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A few years ago I was working with a junior hockey player during the off-season and he mentioned that his team would be doing some fitness testing in the middle of the off-season. He mentioned they would be doing some VO2 max tests. And I quickly thought back to a presentation I had attended at the NSCA conference that winter.

The presentation at the NSCA conference covered a few different sports but there was some research related to hockey. One of the points that stuck with me was that there is an optimal level for VO2 max in hockey. Exceeding this threshold results in detriments in power production. He made this point during the presentation because he spoke of an NHL team with a coach that was notorious for bag skating his team the day after a loss. The presenter argued that this would do more harm than good and would result in a slower, less explosive team.

So as the player I was working told me that he was about to perform a VO2 max test, I secretly hoped that he would be in the appropriate range. Meaning I didn’t want to see his score soar up too much from previous years as this may lead to a slower, less explosive athlete.

After the test this player was somewhat dejected as his score was not as ‘high’ as previous years and actually fell off slightly. I smiled to myself and later filled this hockey player in on why this wasn’t necessarily as bad thing. And then he went on to have his best year ever and make the move to the professional ranks.

At this point I’d better set the record straight that I’m not against VO2 max tests. It’s just that we have to recognize what it is we are testing for and the value that the test plays in the game of hockey.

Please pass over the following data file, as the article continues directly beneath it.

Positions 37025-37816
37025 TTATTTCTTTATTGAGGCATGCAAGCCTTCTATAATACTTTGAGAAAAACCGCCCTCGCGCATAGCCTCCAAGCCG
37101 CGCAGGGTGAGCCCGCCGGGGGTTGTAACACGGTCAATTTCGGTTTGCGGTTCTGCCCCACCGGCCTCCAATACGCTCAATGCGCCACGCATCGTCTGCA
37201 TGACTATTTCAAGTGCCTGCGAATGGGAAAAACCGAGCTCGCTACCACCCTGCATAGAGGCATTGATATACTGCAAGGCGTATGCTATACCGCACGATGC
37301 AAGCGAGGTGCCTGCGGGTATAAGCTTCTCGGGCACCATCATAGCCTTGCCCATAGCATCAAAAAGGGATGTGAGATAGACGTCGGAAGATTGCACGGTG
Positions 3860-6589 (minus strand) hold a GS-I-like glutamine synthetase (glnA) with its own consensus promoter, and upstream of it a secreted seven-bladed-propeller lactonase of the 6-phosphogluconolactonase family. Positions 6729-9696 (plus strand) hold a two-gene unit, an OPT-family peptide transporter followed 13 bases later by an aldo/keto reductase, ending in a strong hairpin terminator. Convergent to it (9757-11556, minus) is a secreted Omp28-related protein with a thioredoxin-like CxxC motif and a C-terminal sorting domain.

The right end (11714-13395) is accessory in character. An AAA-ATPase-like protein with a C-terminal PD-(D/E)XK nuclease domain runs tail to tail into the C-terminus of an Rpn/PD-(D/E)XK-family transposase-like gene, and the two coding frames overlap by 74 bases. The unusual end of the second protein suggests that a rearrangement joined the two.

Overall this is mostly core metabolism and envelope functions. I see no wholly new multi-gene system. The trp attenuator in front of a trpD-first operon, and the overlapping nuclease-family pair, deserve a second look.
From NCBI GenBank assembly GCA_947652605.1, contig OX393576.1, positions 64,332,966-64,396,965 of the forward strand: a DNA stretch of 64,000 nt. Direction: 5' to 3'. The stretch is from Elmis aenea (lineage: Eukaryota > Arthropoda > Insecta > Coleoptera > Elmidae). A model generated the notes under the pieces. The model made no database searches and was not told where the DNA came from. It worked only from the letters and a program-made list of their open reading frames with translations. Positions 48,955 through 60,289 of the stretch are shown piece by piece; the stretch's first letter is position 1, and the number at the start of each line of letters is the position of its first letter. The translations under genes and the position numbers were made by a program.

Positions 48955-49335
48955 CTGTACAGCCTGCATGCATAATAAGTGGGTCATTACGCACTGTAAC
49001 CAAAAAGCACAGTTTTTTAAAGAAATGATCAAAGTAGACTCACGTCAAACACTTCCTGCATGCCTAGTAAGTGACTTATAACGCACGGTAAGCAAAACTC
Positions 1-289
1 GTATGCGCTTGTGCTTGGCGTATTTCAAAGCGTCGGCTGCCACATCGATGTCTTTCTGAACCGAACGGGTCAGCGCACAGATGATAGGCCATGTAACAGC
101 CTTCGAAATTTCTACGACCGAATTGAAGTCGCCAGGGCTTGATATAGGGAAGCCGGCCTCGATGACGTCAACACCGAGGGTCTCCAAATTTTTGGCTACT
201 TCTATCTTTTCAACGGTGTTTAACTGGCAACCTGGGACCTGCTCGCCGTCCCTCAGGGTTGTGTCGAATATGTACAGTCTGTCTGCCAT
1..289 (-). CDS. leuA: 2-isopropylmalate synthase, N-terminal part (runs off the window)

Besides VO2 max testing another useful test for hockey would be the anaerobic threshold test. When you are able to access oxygen for energy you can stay aerobic. However when the intensity rises and oxygen is no longer available your body utilizes anaerobic metabolism. The anaerobic energy pathways include ATP-PC and anaerobic glycolysis.

With anaerobic glycolysis the waste product is lactate. Lactate levels in the blood will depend on the rate of lactate production as well as how quickly it can be removed from the blood.

A recent study during an NCAA div I game attempted to correlate shift length to blood lactate levels. While they weren’t able to do this due to the small sample size and the variability of the data they were able to provide some interesting data related to blood lactate levels.

Blood lactate levels during the game ranged between 4.4 and 13.7 mmol/L. To put this in perspective our blood lactate at rest would be about 1 mmol/L. The highest blood lactate levels were recorded during a 5 on 4 penalty kill when the lactates maxed out at 12.4 and 13.7 mmol/L. A previous study showed a range of 1.2 – 8.9 mmol/L when blood samples were collected within 3.8 minutes of the end of a hockey game.

So what does all this data tell us? It tells us that hockey is an intense game with a large degree of variability in anaerobic metabolism. While not demonstrated in the above paper there is strong reason to suggest that increased shift length corresponds to increased blood lactate.

Chris                                                                                                                                                                                                                                 onsidehockeytraining.com

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